Carreno Busta Stays Perfect In New York
Spaniard through to QFs without dropping a set
Carreno Busta is the fifth different Spaniard to reach the quarter-finals at Flushing Meadows in the past five years - joining Rafael Nadal, Feliciano Lopez, David Ferrer and Tommy Robredo – and goes on to face either Lucas Pouille or Diego Schwartzman.
Speaking to Darren Cahill in his on-court interview, Carreno Busta said, “It’s amazing. It was the first time I played singles on this court. Arthur Ashe is unbelievable. I cannot describe it. I tried to fight all the time, every point. You never know when your opponent will doubt a little bit or make a mistake. I was focused on my game and I got through.”
The 12th-seeded Carreno Busta has not dropped a set in reaching the last eight, with victories over four qualifiers in a row in Evan King, Cameron Norrie, Nicolas Mahut and Shapovalov. The only other player left in the draw not to have dropped a set is Philipp Kohlschreiber, who plays Roger Federer in the fourth round on Monday.
But the Spaniard was pushed hard against 18-year-old Shapovalov, who caught the imagination of the New York crowd over the past two weeks with his run through qualifying and victories over Daniil Medvedev, Jo-Wilfried Tsonga and Kyle Edmund.
The Canadian teenager, who made a major breakthrough last month when he defeated Rafael Nadal en route to the semi-finals of the ATP World Tour Masters 1000 tournament in Montreal (l. to A Zverev), had opportunities to win the first set. After being denied when serving for the opener at 5-3, he then held three set points on Carreno Busta’s serve in the 12th game, but could not convert. As would ultimately be the tale of the match, Carreno Busta dictated in the tie-break to snatch the opening set from Shapovalov’s grasp.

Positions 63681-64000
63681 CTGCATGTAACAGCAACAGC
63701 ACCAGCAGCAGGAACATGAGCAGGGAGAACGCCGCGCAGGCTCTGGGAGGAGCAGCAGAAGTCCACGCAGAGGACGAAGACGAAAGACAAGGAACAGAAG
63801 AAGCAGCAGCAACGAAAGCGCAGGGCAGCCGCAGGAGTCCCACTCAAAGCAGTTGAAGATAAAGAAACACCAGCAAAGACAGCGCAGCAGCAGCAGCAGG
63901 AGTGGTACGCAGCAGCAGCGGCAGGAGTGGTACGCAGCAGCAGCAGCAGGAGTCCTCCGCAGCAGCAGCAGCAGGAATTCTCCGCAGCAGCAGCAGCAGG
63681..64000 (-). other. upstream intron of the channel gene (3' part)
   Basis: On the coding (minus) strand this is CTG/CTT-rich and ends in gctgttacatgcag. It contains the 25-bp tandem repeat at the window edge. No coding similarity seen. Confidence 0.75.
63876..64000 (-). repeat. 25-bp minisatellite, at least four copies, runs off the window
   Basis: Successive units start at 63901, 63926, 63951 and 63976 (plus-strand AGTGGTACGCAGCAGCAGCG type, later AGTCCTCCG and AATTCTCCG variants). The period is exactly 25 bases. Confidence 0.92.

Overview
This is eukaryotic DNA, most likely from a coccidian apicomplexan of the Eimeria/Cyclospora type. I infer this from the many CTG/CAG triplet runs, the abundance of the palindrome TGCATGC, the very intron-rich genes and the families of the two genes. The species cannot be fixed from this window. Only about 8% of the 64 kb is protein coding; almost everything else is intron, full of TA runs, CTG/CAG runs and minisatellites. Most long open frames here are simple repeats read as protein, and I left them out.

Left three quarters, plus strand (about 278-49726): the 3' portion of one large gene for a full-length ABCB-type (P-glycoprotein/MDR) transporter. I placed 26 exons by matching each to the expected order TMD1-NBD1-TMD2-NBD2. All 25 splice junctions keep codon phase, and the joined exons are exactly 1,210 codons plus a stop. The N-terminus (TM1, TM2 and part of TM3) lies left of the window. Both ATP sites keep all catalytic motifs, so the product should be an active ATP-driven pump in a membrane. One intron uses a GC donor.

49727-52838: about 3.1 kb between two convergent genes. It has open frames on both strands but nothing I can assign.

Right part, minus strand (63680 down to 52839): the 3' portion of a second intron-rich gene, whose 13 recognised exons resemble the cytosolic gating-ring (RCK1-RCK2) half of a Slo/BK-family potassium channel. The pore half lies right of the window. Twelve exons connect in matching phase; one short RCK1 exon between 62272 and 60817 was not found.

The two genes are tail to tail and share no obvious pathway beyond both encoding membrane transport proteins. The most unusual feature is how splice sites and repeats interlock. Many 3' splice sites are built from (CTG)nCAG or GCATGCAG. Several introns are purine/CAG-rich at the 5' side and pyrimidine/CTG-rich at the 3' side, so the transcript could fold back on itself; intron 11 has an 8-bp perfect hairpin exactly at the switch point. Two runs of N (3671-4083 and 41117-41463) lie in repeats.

The Spaniard was pegged back by Shapovalov in the second set when serving at 5-3, but again regrouped in the ensuing tie-break to take a commanding lead in the contest. Shapovalov refused to go down without a fight, taking a 3-0 lead in the third set on a run of 10-straight points. But Carreno Busta fought back and ultimately prevailed in the tie-break to seal victory in two hours and 54 minutes.
"It was incredible," said Carreno Busta. "The people was supporting all the time. There is a lot of noise, and you think the people is behind you, but I just tried to be focused on the match. And then at the beginning I was a little bit scared, maybe a little bit nervous.
"But after he broke me, I talk to my coach. I don't know if he heard me, because there was a lot of noise. But I told to him that I can win the match, but I need to be very aggressive because he plays really good. And I just tried to do it. I continued fighting all the time.
"In the tie-breaks, I just played perfect. I played very aggressive. I served really good. It was very tough, because three hours, three sets, three tie-breaks, but of course it was an amazing victory for me. Now I'm in the quarter-finals again of a Grand Slam, first time here in US Open, and will try to continue."
It was the longest match of Shapovalov’s young career and the teenager put his bags down to accept the rapturous applause of Arthur Ashe Stadium as he walked off the show court.
"I think I had a lot of chances," said Shapovalov. "I don't think I played as well today as I have been these past two weeks, but, I mean, that's tennis. It's going to happen.
"I think Pablo played a very great match. He stayed very tough mentally in the big points. He just played three tie-breaks that were better than mine. I was up in the first, up in the third. I definitely had my chances. Very disappointed that I wasn't able to keep my leads.
"But at the end of the day, it's tennis. I still have a lot of things to learn. Hopefully I can come back and one day I can make it further here."
Carreno Busta is enjoying a career-best season at the age of 26. The Spanish right-hander has established himself in the Top 20 of the Emirates ATP Rankings, courtesy of winning his third ATP World Tour title in Estoril (d. Muller), finishing runner-up in Rio de Janeiro (l. to Thiem), making the semi-finals in Indian Wells (l. to Wawrinka) and reaching his first major quarter-final at Roland Garros (l. to Nadal).